A Strategy that Won't Work

Yesterday, Mitt Romney dismissed the idea that President Obama had anything to do with preventing a Great Depression. If we can thank anyone, he declared, it’s George W. Bush:

“I keep hearing the president say he’s responsible for keeping the country out of a Great Depression,” Romney said at a town hall in Arbutus, Maryland. “No, no, no, that was President George W. Bush and [then-Treasury Secretary] Hank Paulson.”

In general, given the extent to which he’s still unpopular, it’s probably a bad idea for a Republican to mention Bush, much less praise him. And that’s especially true when you consider that Democrats will paint the Romney campaign as a throwback to Bush and his policies.

If you’re wondering why Romney would take this approach, look no further than the latest economic news:

The number of Americans claiming new unemployment benefits dropped to a four-year low last week, offering further evidence the jobs market recovery was gaining traction.

Initial claims for state unemployment benefits fell 5,000 to a seasonally adjusted 348,000, the lowest level since February 2008, the Labor Department said on Thursday. Economists polled by Reuters had forecast claims rising to 354,000 last week.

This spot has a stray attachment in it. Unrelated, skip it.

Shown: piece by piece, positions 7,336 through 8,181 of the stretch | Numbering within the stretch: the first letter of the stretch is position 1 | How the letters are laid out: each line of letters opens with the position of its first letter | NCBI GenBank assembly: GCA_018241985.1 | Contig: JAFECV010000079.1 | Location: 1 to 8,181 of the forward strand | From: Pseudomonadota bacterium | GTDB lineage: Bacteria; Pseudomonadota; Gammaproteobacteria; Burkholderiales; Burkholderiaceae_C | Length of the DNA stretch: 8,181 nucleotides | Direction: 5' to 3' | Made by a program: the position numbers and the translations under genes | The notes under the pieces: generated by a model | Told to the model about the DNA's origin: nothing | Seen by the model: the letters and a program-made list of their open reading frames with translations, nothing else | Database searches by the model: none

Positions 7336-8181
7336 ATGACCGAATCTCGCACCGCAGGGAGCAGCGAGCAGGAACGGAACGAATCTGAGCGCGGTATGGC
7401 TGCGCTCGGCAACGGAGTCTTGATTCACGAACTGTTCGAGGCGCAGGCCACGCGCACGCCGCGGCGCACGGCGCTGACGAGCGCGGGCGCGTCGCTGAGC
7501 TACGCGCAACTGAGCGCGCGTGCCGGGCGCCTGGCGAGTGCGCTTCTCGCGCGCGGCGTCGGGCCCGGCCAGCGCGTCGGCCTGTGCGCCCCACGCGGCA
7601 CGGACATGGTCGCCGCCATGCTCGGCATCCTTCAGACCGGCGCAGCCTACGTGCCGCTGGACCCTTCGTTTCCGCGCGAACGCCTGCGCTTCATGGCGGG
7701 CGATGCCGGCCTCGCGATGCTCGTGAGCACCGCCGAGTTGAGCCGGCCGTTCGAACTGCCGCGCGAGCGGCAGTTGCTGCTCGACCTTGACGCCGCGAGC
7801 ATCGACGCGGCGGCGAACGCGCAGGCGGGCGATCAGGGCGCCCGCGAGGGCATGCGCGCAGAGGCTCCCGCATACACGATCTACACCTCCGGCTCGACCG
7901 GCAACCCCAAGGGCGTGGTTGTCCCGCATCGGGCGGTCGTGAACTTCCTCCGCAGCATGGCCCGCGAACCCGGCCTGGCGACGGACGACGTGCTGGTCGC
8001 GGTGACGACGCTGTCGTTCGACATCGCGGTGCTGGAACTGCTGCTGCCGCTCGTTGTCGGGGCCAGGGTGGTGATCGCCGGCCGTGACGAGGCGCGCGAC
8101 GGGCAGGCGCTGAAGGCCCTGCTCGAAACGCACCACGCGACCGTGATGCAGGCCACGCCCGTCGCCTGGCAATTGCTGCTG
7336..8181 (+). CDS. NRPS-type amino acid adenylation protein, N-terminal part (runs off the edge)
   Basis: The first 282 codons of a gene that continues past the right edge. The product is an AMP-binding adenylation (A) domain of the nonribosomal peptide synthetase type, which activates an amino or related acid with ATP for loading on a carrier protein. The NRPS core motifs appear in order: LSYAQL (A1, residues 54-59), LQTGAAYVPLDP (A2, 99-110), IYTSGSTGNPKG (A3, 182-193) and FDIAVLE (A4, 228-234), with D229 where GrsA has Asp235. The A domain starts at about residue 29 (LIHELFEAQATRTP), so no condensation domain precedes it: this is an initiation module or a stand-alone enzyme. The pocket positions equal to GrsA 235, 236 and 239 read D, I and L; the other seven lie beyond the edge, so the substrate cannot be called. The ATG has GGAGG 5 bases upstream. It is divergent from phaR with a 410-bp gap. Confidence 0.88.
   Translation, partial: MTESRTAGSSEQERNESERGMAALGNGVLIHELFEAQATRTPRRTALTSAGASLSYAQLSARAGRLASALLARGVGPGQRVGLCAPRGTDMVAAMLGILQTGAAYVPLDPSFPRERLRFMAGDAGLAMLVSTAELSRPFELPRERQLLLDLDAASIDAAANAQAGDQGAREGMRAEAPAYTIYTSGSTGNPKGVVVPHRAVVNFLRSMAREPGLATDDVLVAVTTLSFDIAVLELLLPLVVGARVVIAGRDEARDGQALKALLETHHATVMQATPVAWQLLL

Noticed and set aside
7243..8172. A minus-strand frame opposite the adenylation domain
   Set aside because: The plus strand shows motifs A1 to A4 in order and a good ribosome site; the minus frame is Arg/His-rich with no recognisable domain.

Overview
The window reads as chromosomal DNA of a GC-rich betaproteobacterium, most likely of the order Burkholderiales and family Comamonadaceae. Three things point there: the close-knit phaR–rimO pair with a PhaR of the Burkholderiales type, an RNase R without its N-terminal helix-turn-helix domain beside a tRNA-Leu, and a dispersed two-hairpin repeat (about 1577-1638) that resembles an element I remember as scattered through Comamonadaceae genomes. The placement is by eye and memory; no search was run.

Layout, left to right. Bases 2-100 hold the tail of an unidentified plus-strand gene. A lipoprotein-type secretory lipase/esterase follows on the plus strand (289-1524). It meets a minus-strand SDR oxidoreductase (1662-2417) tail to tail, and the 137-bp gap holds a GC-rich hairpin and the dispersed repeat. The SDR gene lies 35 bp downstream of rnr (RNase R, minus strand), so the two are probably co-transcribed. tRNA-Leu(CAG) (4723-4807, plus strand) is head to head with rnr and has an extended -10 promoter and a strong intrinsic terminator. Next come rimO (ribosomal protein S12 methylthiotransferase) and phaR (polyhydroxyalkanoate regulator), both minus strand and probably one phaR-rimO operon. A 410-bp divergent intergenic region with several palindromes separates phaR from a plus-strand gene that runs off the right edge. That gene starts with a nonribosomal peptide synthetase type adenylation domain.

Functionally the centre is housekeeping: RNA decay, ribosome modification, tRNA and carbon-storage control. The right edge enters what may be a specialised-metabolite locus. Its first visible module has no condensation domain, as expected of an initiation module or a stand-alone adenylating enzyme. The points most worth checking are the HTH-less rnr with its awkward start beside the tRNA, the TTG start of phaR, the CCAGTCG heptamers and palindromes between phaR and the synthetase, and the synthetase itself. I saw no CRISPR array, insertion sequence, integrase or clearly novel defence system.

There’s also this:

A gauge of future economic activity compiled by the Conference Board posted a fifth straight monthly increase in February, climbing a healthy 0.7 percent in a sign of gaining economic momentum.

If the economy continues to improve, then the next best option for Romney—shorting of abandoning an economic message altogether—is to minimize the degree to which President Obama is responsible for the recovery, or anything else. This is something of a time-honored strategy for challengers who find themselves in unfavorable territory. In 1996, for example, Bob Dole gave Ronald Reagan credit for the improving economy:

Promising to ‘‘finish the job Ronald Reagan started so brilliantly,’’ Bob Dole today proposed a wide-ranging plan to spur the economy with $548 billion in tax cuts and a $500-per-child tax credit, all the while balancing the budget within five years. [Emphasis mine]

Of course, as Dole demonstrates, while other candidates have tried this strategy, it hasn’t ever worked. If the economy sees substantial improvement this year, voters will reward the president with another term, regardless of how much Romney tries to minimize Obama’s role in the recovery.

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